In 1897, Gojong, the King of Joseon, proclaimed the founding of the Korean Empire (1897–1910), becoming the Emperor of Korea. He declared the era name of "Gwangmu" (광무; 光武), meaning "Bright and Martial". The Korean Empire lasted until 1910, when it was annexed by the Empire of Japan.

Mongolia

The title Khagan (khan of khans or grand khan) was held by Genghis Khan, founder of the Mongol Empire in 1206. After 1271, the emperors of the Yuan Dynasty also took the Chinese title huangdi, or Chinese emperor. Only the Khagans from Genghis Khan to the fall of the Yuan Dynasty in 1368 are normally referred to as Emperors in English.

Vietnam

Bảo Đại au pouvoir
Bảo Đại, the last Emperor of Vietnam

Ngô Quyền, the first ruler of Đại Việt as an independent state, used the title Vương (王, King). However, after the death of Ngô Quyền, the country immersed in a civil war known as Chaos of the 12 Lords that lasted for over 20 years. In the end, Đinh Bộ Lĩnh unified the country after defeating all the warlords and became the first ruler of Đại Việt to use the title Hoàng Đế (皇帝, Emperor) in 968. Succeeding rulers in Vietnam then continued to use this Emperor title until 1806 when this title was stopped being used for a century.

Đinh Bộ Lĩnh wasn't the first to claim the title of Đế (帝, Emperor). Before him, Lý Bí and Mai Thúc Loan also claimed this title. However, their rules were very short lived.

The Vietnamese emperors also gave this title to their ancestors who were lords or influence figures in the previous dynasty like the Chinese emperors. This practice is one of many indications of the idea "Vietnam's equality with China" which remained intact up to the twentieth century.[20]

In 1802 the newly established Nguyễn dynasty requested canonization from Chinese Jiaqing Emperor and received the title Quốc Vương (國王, King of a State) and the name of the country as An Nam (安南) instead Đại Việt (大越). To avoid unnecessary armed conflicts, the Vietnamese rulers accepted this in diplomatic relation and use the title Emperor only domestically. However, Vietnamese rulers never accepted the vassalage relationship with China and always refused to come to Chinese courts to pay homage to Chinese rulers (a sign of vassalage acceptance). China waged a number of wars against Vietnam throughout history, and after each failure, settled for the tributary relationship. The Yuan dynasty under Kublai Khan waged three wars against Vietnam to force it into a vassalage relationship but after successive failures, Kublai Khan's successor, Temür Khan, finally settled for a tributary relationship with Vietnam. Vietnam sent tributary missions to China once in three years (with some periods of disruptions) until the 19th century, Sino-French War France replaced China in control of northern Vietnam.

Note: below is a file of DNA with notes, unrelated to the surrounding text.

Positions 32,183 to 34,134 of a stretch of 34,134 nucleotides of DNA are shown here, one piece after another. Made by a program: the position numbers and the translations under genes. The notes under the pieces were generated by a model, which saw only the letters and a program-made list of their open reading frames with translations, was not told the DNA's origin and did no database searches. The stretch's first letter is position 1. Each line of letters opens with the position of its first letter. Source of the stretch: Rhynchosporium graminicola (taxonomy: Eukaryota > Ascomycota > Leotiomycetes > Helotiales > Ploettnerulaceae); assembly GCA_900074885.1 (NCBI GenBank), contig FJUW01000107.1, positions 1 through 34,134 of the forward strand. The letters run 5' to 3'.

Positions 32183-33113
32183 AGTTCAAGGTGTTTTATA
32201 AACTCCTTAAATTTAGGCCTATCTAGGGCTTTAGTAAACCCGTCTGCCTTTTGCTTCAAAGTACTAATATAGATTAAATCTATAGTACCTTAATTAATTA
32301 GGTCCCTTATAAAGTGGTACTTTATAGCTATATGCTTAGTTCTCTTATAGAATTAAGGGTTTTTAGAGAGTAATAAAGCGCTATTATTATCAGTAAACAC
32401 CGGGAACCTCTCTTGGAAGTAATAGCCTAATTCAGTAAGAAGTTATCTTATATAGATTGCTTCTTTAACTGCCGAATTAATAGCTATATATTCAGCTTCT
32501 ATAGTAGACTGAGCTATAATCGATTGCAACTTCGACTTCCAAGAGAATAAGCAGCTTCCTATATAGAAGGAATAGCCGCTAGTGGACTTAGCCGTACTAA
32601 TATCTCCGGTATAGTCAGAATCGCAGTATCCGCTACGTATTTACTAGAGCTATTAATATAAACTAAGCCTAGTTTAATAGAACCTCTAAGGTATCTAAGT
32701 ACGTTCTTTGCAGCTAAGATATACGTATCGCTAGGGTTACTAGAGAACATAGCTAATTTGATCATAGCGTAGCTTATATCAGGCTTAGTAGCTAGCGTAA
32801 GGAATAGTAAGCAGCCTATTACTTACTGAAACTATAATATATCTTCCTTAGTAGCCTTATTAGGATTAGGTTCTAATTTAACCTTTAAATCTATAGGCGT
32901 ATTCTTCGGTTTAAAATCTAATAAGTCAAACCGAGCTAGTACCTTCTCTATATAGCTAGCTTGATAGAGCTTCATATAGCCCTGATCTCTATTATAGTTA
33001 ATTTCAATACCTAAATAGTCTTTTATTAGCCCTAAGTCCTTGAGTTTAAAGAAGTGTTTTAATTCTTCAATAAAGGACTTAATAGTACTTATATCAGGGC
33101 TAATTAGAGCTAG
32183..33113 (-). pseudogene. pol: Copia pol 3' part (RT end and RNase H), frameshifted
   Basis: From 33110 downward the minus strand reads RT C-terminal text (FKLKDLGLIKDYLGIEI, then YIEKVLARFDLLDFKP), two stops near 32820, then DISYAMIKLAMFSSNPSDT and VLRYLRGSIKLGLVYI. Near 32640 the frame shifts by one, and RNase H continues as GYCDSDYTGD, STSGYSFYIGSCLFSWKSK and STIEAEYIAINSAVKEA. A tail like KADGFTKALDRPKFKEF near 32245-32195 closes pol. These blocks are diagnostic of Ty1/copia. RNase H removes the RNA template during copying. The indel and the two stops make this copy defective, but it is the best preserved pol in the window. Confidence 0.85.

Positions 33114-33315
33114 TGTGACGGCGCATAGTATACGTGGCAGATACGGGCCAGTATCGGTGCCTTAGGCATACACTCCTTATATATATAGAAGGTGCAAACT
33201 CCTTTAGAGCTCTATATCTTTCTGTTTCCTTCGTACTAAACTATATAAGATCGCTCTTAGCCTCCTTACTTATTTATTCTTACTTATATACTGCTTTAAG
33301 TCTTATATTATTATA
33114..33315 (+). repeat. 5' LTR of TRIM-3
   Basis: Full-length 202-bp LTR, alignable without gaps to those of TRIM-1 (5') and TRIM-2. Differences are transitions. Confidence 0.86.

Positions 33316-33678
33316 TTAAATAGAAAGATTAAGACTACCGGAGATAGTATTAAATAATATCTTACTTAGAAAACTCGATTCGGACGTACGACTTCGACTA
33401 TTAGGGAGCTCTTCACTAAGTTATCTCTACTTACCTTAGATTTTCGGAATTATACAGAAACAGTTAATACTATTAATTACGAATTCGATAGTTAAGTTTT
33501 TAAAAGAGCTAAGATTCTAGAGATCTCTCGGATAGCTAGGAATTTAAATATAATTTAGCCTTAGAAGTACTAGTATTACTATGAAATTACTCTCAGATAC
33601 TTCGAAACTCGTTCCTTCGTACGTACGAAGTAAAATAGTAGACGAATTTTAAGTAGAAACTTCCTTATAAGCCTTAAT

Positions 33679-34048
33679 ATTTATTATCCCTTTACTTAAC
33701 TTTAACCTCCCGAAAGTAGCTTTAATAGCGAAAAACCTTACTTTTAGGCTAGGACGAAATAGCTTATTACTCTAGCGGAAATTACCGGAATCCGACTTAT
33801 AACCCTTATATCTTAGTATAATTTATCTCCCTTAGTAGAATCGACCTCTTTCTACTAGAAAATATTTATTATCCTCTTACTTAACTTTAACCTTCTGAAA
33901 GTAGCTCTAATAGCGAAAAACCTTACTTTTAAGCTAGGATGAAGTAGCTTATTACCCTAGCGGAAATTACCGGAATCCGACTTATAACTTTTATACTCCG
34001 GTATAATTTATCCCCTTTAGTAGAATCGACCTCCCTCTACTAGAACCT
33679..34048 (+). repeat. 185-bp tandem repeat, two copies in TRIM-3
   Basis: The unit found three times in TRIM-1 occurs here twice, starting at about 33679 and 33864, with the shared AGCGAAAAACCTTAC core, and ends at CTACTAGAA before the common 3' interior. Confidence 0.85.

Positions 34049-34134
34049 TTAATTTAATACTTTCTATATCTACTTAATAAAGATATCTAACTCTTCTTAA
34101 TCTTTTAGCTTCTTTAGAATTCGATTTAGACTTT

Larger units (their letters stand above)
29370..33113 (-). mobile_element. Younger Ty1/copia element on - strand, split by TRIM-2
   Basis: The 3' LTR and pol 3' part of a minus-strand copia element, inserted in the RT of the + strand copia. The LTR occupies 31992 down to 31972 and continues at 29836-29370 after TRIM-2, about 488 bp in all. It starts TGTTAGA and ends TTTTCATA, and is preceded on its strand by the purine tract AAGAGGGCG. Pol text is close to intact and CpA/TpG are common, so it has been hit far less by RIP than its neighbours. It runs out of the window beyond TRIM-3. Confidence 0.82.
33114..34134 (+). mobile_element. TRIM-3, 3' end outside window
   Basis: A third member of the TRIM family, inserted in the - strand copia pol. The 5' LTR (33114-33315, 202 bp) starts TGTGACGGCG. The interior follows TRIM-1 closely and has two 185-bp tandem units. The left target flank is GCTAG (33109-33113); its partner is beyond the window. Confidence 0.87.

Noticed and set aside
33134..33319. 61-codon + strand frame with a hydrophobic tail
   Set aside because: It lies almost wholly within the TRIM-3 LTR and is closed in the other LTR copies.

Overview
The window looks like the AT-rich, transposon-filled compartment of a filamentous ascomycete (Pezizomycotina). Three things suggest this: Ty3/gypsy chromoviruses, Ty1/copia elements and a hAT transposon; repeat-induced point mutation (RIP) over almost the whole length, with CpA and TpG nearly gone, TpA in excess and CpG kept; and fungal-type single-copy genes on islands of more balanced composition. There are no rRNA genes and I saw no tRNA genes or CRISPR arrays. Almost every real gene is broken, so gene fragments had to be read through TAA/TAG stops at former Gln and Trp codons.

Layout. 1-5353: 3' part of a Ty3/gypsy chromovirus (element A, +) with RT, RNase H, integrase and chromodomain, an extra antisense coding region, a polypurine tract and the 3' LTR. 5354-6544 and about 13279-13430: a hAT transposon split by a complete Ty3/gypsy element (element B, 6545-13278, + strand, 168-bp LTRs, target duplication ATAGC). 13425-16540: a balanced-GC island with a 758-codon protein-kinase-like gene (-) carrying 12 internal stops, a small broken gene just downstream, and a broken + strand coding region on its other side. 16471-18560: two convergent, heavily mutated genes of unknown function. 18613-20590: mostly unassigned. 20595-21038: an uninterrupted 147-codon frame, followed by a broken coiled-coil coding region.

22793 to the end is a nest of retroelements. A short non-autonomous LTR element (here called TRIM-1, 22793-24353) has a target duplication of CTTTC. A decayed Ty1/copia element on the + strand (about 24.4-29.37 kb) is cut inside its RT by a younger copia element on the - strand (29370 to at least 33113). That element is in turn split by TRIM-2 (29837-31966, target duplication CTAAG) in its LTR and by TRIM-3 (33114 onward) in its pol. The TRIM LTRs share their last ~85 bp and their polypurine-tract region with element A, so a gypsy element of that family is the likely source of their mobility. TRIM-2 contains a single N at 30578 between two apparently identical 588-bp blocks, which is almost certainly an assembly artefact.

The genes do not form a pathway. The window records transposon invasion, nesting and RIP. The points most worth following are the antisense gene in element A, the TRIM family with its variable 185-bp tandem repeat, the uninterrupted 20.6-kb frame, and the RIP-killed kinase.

The emperors of the last dynasty of Vietnam continued to hold this title until the French conquered Vietnam. The emperor, however, was then a puppet figure only and could easily be disposed of by the French for more pro-France figure. Japan took Vietnam from France and the Axis-occupied Vietnam was declared an empire by the Japanese in March 1945. The line of emperors came to an end with Bảo Đại, who was deposed after the war, although he later served as head of state of South Vietnam from 1949-55.

Oceania

The lone holders of the imperial title in Oceania were the heads of the semi-mythical Tuʻi Tonga Empire.

Fictional uses

There have been many fictional emperors in movies and books. To see a list of these emperors, see Category of fictional emperors and empresses.

See also

Notes

  1. ^ Agostino never saw the Sultan, but probably did see and sketch the helmet in Venice.
  2. ^ Before the emergence of the modern country of Spain (beginning with the union of Castile and Aragon in 1492), the Latin word Hispania, in any of the Iberian Romance languages, either in singular or plural forms (in English: Spain or Spains), was used to refer to the whole of the Iberian Peninsula, and not exclusively, as in modern usage, to the country of Spain, thus excluding Portugal.

References

  1. ^ Harper, Douglas. "emperor". Online Etymology Dictionary. Retrieved 30 August 2010.
  2. ^ Peng, Dr. Ying-chen. "The Forbidden City". Khan Academy.
  3. ^ George Ostrogorsky, "Avtokrator i samodržac", Glas Srpske kraljevske akadamije CLXIV, Drugi razdred 84 (1935), 95–187